Noroton YC’s New Sailing Director Takes the Helm

By Past Commodore Lee Morrison

Fulfilling the allure of sailing for fun is much easier today than it was a hundred years ago. Back in the 1920s sailing, or yachting as it was called then, was the primary way those with leisure time would scratch their boating itch. But, between wooden hulls, hemp sheets, and cotton sails, just getting boats ready to go sailing was a challenge.


Star boat at Noroton, circa 1940


Enter New York lawyer and Noroton Yacht Club’s first Commodore, Paul Smart. Despite being a sailing novice, Commodore Smart was bitten by the sailboat racing bug. Fortunately, he had the means, along with some other investors, to buy the land in Darien, Connecticut and build the original Noroton YC clubhouse including its iconic pier. His personal yacht, the Adelaide, was Noroton’s first Race Committee boat.


Noroton YC has produced many of the country’s best team racers.


But, as you read this, nix the vision of Commodore Smart at the helm of a classic 100-foot J Boat heeled over in a stiff breeze with many of its 50 crew hanging over the side. At Paul Smart’s Noroton it was the two-person Star Class that they loved to sail.


Epic conditions at the Viper 640 North Americans, hosted by Noroton in October 2021   © Rick Bannerot/


Beyond Commodore Smart’s substantial financial contributions to the nascent Noroton YC, it was his tireless contributions that gave the Club its strong start. Following Commodore Smart’s lead, today Noroton is still known for its culture of volunteerism. Why would someone, with so many options, contribute so much time and money to a club? Commodore Smart credited Noroton with contributing as much to his own life as he did to it.


Left: The original Noroton clubhouse, circa 1948


To facilitate racing at Noroton, Commodore Smart would purchase used Star boats to get new members out sailing and then, once hooked, would sell them the boat. At one point the fleet’s roster numbered 32. He purchased Wee Scots for the junior sailors of which his son Hilary was one along with the likes of Owen Tory and Bob Crane. As an aside, in 1948 Hilary won the Star Class Olympic gold medal with his dad as crew.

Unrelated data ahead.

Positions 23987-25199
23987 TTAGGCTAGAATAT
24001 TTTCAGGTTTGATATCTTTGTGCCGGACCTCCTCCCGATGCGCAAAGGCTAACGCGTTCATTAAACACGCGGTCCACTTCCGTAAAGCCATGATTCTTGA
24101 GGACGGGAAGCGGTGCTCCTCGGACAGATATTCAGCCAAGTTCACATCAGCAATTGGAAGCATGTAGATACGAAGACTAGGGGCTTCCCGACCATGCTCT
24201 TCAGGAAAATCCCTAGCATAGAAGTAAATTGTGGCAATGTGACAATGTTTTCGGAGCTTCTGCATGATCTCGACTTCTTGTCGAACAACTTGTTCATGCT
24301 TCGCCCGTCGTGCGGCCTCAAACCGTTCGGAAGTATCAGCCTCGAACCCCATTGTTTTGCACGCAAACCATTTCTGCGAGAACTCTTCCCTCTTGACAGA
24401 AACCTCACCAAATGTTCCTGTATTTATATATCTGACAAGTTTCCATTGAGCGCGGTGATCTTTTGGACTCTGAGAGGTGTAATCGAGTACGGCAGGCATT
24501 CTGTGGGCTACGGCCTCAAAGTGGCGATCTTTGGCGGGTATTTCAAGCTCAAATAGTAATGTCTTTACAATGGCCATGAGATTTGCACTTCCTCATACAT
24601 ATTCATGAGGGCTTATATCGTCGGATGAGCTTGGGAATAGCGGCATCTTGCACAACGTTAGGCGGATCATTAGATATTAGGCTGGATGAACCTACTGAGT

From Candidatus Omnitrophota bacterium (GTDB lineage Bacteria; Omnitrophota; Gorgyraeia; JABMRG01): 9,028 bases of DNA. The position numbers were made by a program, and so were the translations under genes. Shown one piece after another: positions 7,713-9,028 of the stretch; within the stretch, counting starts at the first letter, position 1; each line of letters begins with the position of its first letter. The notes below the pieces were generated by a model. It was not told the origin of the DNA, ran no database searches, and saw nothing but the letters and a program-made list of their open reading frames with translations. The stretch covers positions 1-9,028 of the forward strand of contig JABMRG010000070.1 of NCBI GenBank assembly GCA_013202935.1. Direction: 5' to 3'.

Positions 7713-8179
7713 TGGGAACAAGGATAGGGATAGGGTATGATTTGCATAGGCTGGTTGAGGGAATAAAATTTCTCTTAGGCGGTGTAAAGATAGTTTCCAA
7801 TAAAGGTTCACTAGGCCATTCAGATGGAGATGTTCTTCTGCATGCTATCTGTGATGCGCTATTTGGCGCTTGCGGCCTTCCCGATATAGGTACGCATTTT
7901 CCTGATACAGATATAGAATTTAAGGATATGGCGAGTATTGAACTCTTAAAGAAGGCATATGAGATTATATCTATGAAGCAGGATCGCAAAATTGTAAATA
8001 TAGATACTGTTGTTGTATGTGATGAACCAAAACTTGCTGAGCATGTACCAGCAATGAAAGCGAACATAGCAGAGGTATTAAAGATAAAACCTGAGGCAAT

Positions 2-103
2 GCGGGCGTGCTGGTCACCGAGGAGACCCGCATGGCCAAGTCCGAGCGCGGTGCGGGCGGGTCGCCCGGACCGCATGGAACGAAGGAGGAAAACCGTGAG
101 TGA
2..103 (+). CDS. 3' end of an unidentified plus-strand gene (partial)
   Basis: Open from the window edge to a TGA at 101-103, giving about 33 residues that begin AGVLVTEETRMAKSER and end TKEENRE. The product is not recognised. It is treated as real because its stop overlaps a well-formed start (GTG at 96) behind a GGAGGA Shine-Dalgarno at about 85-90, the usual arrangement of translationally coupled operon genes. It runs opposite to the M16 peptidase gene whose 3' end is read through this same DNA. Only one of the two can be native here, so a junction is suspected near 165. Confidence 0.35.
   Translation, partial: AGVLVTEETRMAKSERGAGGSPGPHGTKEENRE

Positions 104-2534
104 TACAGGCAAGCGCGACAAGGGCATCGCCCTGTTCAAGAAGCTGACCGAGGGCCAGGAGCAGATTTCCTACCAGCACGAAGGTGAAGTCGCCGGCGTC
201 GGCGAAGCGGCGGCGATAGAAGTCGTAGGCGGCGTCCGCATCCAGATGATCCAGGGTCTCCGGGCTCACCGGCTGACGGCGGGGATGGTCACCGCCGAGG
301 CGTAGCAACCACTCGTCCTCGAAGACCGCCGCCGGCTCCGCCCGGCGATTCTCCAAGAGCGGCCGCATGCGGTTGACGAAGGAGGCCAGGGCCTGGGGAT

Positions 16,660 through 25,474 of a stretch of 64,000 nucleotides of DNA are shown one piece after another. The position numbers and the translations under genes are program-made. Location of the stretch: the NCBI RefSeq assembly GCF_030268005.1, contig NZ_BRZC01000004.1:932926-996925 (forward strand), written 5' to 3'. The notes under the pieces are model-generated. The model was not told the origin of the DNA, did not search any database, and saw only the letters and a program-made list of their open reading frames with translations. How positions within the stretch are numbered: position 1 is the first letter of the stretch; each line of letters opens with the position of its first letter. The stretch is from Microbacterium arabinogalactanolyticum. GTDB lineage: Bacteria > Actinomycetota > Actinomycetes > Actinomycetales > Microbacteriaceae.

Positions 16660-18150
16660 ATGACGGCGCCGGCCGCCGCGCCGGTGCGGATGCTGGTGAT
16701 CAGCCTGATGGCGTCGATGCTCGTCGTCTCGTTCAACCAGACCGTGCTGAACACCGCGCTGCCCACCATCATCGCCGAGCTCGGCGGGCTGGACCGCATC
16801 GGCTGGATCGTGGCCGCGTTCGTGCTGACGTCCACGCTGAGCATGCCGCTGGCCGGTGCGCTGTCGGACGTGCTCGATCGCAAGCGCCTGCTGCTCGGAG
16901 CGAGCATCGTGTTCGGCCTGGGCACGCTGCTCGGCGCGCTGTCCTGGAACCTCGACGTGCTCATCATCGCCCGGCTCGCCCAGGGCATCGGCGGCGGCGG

Below: The new Noroton clubhouse, 2021


Sailing wasn’t easy back then, but under the leadership of Commodore Smart the Noroton YC did what it could to facilitate participation. It is said that Commodore Smart chose the Darien Harbor for his club because it’s a quick and easy sail straight out to the open waters of Long Island Sound. They built a marine railway to ease the considerable maintenance that the wooden boats of that era required. The cotton sails needed meticulous care as mildew would weaken the fabric in no time, so they designed Noroton’s original clubhouse with a steeply pitched roof to dry the sails under after a wet day of sailing.


Sonar team racing at the Kirby Cup, hosted by Noroton, 2021


Flash forward almost 100 years, despite modern materials, many people who have a passion for sailing continue to be challenged to find the time to get out on the water. Once again, Noroton YC has risen to the challenge, making it easier for its members to go sailing – whether that’s racing, cruising, or learning how to sail.

First, to remove maintenance and ownership hassles, Noroton YC owns and maintains a fleet of Ideal 18s and 23-foot Sonar keelboats. Beyond member use these boats are used in the Club’s sailing programs including Adult Racing, Women’s Sailing, Team Racing, Learn to Sail, and Junior Sailing.

Second, in alignment with the Club’s mission: Furtherance of Sailing and Family Participation in Sailing, to make participation in its sailing programs as easy as possible, Noroton has recently secured the talents of Bryan Paine as its new Director of Sailing.

Bryan Paine 

Coming to Noroton from the San Diego Yacht Club, Bryan will oversee all of the Club’s sailing programs. Beyond his extensive experience and contacts in the sailing world, Bryan has competed professionally in international events in boats ranging from 6 Metres and Etchells to J/70s, F18s, and C-Class foiling catamarans. He has coached junior sailors in Optis, Lasers, 29ers, and Nacra 15s, some of whom went on to win the Multihull Youth Championships, join the USA Olympic Development Team, and compete at the Youth America’s Cup. His experience also extends into the design and development of sails for F18s and A-Class catamarans and building foils for C-Class catamarans. Bryan has also hosted numerous webinars and large-event seminars on a range of sailing topics.

For more information about sailing at the Noroton Yacht Club, check out their website at ■

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